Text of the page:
Monday, January 25, 2010

Perilous

This past week there were articles all over the Internet about "The China Incident." If you have been so distracted by the unfortunate disaster in Haiti that you didn't see it, Google has threatened to pull its operations out of China because an attempt to hack it and 30 other companies occurred. Worse, Google says it has evidence pointing to the Chinese government as the source of the intrusions.

The scary part is that although initial reports implied that the hackers were looking for information on Chinese dissidents, it now seems that they were after intellectual property. This raised an interesting question: what if they installed a Trojan horse into Google's source code without stealing anything? How would you know what happened?

I spent 20 years in application development, and I know firsthand that the more complex systems can easily be in excess of 1,000,000 lines of code in size. If someone inserted 100 - even 1,000 - lines of new code as a backdoor, is a company like Google really going to notice the %0.1 difference in size? Worse, what are the bigger implications, e.g. what could they steal from users such as you or me using such a technique?

At least Google made an effort to protect itself. A recent New York Times article said that 20% of people choose their passwords from the relatively small pool of 5,000 words and variations. 1% of people use "123456" as their password, with the 2nd most popular password being "12345." While I realize that having your financial information on a computer does not impress you with the same sense of urgency for security as the old school safe deposit box did, that makes this doubly disconcerting since there is so much more data to be mined from people's personal computers than you could ever find in a single safe deposit box.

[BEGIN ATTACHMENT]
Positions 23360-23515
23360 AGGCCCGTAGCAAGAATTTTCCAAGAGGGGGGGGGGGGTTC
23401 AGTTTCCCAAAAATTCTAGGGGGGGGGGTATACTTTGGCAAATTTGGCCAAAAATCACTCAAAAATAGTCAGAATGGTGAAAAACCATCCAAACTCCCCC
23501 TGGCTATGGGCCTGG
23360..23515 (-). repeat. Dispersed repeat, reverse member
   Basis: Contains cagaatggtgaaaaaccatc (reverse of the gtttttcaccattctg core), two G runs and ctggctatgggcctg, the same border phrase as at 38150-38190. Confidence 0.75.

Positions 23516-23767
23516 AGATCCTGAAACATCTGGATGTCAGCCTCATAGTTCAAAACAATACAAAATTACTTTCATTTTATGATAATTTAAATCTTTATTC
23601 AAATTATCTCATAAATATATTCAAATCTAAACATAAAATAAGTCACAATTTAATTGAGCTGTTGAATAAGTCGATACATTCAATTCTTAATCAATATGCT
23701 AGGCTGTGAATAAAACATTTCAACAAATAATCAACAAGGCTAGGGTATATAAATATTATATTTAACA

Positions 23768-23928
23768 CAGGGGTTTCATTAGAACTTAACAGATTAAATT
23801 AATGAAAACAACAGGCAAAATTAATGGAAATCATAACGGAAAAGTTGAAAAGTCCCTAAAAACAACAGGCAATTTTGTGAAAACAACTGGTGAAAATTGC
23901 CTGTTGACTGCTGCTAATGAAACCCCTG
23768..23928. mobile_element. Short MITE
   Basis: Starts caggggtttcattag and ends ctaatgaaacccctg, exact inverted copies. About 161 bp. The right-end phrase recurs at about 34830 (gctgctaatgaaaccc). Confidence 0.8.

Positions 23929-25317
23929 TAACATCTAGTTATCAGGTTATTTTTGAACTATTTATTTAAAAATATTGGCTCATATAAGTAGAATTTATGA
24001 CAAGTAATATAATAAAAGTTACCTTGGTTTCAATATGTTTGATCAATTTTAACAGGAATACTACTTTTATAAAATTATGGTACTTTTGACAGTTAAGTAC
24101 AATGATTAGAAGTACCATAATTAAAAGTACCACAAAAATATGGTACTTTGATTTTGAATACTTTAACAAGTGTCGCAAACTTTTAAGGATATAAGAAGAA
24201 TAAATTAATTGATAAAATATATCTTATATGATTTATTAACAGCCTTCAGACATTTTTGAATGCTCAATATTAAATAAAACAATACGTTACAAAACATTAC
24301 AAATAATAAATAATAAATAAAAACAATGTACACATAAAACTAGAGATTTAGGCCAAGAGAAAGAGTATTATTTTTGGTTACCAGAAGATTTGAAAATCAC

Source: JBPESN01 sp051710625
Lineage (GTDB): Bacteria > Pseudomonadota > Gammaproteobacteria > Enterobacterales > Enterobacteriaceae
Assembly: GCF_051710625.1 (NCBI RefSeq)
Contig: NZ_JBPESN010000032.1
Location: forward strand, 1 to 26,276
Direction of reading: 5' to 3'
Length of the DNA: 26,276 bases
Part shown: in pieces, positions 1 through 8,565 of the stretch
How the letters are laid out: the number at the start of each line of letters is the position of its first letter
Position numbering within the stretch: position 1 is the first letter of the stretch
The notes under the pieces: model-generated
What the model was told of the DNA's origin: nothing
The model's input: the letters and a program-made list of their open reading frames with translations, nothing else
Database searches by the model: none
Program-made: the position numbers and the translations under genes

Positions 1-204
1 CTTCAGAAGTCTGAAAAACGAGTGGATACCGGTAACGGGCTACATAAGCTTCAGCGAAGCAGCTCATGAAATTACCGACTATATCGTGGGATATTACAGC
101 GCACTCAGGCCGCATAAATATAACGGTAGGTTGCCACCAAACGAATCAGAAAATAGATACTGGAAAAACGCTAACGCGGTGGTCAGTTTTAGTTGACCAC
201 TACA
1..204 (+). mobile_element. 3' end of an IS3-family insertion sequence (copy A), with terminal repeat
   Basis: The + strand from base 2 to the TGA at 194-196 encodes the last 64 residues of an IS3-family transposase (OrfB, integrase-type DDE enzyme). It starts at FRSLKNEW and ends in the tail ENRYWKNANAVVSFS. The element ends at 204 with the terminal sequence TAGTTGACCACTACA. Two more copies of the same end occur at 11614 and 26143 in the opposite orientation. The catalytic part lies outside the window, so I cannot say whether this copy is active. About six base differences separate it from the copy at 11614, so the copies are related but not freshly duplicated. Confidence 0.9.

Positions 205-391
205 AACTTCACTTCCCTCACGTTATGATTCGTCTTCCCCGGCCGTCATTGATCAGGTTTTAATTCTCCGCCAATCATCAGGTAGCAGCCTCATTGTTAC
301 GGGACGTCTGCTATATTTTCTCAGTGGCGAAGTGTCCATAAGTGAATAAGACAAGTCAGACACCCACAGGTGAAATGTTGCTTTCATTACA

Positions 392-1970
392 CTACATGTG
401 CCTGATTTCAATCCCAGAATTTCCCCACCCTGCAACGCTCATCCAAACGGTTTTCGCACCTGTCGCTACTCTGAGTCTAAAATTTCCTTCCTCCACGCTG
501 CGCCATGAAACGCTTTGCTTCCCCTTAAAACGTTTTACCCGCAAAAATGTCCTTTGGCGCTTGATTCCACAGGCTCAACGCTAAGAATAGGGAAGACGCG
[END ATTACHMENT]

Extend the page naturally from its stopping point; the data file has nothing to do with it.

This is your personal identity at risk. My brother was the victim of identity theft several years ago. And while the damage was more limited than what you typically find in the news articles written in Wired et al, it still took him forever to straighten the situation. Imagine if all of his data were pilfered and his identity completely taken over by a rogue hacker.

Better still, imagine if your identity were completely taken over.

Don't tempt fate. You, me, and every individual are not Googles unto ourselves. We don't have the same facilities available to protect the intellectual property that is our life. This means that it is that much more important to ensure the safety of our digital selves.

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